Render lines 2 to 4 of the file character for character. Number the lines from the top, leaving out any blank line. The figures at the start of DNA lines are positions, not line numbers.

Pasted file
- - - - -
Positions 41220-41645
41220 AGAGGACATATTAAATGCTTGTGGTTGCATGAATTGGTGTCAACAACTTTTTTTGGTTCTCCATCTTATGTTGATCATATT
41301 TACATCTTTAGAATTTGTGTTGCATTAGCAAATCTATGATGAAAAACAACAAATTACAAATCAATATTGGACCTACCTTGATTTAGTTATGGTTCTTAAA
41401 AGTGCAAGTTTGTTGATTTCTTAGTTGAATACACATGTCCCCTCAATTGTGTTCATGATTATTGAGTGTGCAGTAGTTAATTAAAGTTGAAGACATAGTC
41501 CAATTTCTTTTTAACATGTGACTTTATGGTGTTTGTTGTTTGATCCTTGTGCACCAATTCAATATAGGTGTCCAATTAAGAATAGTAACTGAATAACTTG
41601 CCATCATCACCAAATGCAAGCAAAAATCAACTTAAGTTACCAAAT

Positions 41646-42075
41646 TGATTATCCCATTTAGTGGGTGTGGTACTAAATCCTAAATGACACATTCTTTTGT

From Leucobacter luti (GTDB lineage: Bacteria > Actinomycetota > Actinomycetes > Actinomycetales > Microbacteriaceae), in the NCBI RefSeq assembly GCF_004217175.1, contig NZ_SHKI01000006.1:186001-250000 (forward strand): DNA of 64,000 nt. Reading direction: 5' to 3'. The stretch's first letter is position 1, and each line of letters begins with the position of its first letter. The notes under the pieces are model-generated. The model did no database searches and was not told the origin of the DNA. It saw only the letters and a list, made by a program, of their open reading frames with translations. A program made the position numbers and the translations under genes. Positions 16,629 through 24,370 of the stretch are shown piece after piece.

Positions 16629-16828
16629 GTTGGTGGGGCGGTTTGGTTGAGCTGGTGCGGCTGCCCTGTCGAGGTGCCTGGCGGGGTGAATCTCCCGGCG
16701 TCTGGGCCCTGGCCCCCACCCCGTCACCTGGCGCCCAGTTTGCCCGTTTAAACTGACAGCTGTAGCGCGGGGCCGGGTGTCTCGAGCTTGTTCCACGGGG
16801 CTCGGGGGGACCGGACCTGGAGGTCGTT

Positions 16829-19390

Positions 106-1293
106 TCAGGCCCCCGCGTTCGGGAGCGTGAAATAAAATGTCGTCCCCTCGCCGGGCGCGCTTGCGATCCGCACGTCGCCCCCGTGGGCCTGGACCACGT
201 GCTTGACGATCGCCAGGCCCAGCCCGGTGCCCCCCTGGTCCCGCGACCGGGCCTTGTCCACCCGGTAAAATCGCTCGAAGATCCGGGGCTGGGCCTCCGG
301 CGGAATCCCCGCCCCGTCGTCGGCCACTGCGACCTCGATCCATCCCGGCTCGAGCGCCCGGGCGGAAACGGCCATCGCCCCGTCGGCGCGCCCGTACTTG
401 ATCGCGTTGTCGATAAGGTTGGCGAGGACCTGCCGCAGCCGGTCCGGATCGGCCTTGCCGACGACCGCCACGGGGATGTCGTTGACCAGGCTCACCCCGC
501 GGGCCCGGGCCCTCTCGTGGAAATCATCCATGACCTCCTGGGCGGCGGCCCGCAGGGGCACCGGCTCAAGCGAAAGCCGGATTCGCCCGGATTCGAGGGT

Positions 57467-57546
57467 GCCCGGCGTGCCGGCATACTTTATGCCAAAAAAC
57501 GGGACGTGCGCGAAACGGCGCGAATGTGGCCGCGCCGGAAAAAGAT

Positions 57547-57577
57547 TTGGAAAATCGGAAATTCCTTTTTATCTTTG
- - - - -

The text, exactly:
41220 AGAGGACATATTAAATGCTTGTGGTTGCATGAATTGGTGTCAACAACTTTTTTTGGTTCTCCATCTTATGTTGATCATATT
41301 TACATCTTTAGAATTTGTGTTGCATTAGCAAATCTATGATGAAAAACAACAAATTACAAATCAATATTGGACCTACCTTGATTTAGTTATGGTTCTTAAA
41401 AGTGCAAGTTTGTTGATTTCTTAGTTGAATACACATGTCCCCTCAATTGTGTTCATGATTATTGAGTGTGCAGTAGTTAATTAAAGTTGAAGACATAGTC